League Of Legends Worlds 2016: Group B In-Depth Team Analysis And Predictions

Published: Sep 16, 2016 - Last Updated: Oct 4, 2022

As we continue our journey up to the start of Worlds in a couple of weeks, it’s now time to take a look at the four teams from Group B and decide how this bracket will play out.

Let’s examine how each team got here, perform an in-depth analysis, and predict which two teams will be moving on.

SKT — defending World Champions

After becoming the first team to win the World Championship twice under one franchise, it wasn’t always easy sledding this year for SKT.

When you’re the premier team in League of Legends, everyone wants to knock you off. For some teams, playing against SKT is their Super Bowl.

Now let’s talk about SKT’s struggles this year.

After winning Worlds, SKT’s next tournament was a loss to ESC Ever at the KeSPA Cup. (At the time, ESC was a Challenger team in the LCK.) Their Spring Split start didn’t go much better either.

SKT headed to IEM Katowice in an astonishing sixth place in their region. However, that tournament would be the turning point. SKT decided to finally switch to their new rookie jungler, Blank, and the team immediately looked like contenders once again.

SKT would go on to win IEM Katowice, returning to the LCK to finish in third place and knock off the ROX Tigers for first place in the Spring Split.

(And don’t forget a trip to MSI, where they also would win.)

How they got here

SKT is here by virtue of Championship Points.

After being upset by KT Rolster in the semifinals, any hope of a number one seed vanished.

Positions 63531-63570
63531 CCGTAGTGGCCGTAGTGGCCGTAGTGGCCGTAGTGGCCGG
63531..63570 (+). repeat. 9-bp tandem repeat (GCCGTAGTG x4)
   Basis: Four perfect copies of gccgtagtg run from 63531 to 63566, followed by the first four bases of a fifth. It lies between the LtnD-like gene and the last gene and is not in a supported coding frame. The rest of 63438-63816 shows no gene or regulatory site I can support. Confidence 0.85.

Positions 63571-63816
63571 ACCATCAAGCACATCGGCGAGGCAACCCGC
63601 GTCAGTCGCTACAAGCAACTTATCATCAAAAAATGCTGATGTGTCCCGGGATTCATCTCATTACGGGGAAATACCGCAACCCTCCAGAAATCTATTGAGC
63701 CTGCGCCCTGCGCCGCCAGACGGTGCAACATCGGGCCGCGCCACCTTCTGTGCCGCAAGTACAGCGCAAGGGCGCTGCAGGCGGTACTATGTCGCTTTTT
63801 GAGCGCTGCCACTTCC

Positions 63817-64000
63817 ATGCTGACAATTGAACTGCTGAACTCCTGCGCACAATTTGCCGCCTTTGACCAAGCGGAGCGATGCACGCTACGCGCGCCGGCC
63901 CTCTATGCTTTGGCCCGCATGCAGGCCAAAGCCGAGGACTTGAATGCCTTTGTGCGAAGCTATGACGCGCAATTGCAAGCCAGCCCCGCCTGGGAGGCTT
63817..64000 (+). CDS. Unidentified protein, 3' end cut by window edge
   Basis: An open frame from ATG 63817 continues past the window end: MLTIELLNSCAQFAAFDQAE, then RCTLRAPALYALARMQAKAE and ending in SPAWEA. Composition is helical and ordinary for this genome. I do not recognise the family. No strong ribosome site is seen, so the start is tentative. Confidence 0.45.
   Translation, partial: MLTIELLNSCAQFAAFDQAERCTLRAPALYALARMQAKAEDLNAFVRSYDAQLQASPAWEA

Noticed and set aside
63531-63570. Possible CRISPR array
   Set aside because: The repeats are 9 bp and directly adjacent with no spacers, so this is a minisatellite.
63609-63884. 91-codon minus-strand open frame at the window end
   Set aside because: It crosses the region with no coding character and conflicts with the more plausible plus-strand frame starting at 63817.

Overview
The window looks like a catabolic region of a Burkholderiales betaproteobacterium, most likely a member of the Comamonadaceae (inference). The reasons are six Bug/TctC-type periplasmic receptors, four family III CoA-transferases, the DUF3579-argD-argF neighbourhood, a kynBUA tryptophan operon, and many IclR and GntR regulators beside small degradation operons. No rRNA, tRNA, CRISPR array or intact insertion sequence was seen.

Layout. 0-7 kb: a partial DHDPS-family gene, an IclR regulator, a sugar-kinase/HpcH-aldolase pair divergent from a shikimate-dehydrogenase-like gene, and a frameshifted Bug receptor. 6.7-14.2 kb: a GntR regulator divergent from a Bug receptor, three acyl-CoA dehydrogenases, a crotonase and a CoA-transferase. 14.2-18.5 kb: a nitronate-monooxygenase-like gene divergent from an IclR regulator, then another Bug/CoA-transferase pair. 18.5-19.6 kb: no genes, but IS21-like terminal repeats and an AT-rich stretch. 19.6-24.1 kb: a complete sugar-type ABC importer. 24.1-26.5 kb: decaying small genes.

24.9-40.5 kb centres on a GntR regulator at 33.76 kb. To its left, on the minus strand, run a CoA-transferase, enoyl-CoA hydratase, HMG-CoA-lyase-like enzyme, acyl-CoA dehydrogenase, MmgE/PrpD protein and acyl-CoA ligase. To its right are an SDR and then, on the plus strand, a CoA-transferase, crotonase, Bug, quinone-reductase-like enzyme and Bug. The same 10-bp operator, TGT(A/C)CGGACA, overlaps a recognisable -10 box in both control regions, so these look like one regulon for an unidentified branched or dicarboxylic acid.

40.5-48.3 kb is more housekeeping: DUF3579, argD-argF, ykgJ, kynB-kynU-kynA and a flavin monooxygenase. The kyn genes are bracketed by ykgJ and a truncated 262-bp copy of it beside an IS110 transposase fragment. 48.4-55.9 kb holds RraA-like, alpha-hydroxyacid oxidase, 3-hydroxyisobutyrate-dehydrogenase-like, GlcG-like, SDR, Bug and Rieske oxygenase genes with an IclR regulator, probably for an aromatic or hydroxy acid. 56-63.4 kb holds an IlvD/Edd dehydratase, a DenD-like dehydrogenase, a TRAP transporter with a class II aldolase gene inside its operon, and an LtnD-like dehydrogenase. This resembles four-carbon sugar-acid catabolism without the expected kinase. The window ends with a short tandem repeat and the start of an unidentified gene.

However, SKT will be perfectly content with this group. Flash Wolves may present a problem, but SKT is still the clear cut favorites in this group.

Contender or pretender?

Well, this is an easy one. I feel visual representation is in order of how dominant SKT has been since Faker joined the organization.

Let’s take a look at how the team performs against international teams in big tournaments:

  • Worlds 2013: 12-1 (only loss came against a really good OMG team)
  • Allstar 2014: 9-0
  • MSI 2015: 10-5 (they would actually lose this tournament to EDG 2-3 in the finals)
  • Worlds 2015b 12-0
  • IEM Katowice 2016: 7-0
  • MSI 2016: 12-5
  • Overall record: 62-11 against international competition

That’s an astonishing 82 percent win rate against international teams.

Flash Wolves — an LMS powerhouse

Flash Wolves have a long tradition of representing their region in international tournaments. They are without a doubt one of the most successful and storied franchises to come out of the LMS.

Despite their resounding success in Taiwan, Flash Wolves know they’ll truly be judged by how they perform against international competition.

Last year, they were able to go an impressive 2-0 against the Korean ROX Tigers (then the KOO Tigers) in group stage, moving on to the quarterfinals where they lost to EU’s Origen.

How they got here

Flash Wolves once again dominated their region, claiming first place in the 2016 Spring Split and the 2016 Summer Split. They qualified as the number one seed from LMS.

Flash Wolves play with a very unique style, looking to push the tempo early and find the chaotic teamfights in which they excel. Look for them to come into Worlds with one the strongest early games of any of the 16 teams competing.

[show-table name=cta-alphadraft region=US] [show-table name=cta-betway region=ROW]

Contender or pretender?

Flash Wolves are always contenders when it comes to international tournaments. This is what they build up to every year, and it’s where they can leave their mark on the game’s history.

Flash Wolves have been the kryptonite for top Korean teams in the past, something of which SKT will have to be aware.

As we mentioned already, Flash Wolves swept the KOO Tigers in group stage last year as well as giving SKT fits at MSI. (They were the only team with a winning record at MSI against SKT.)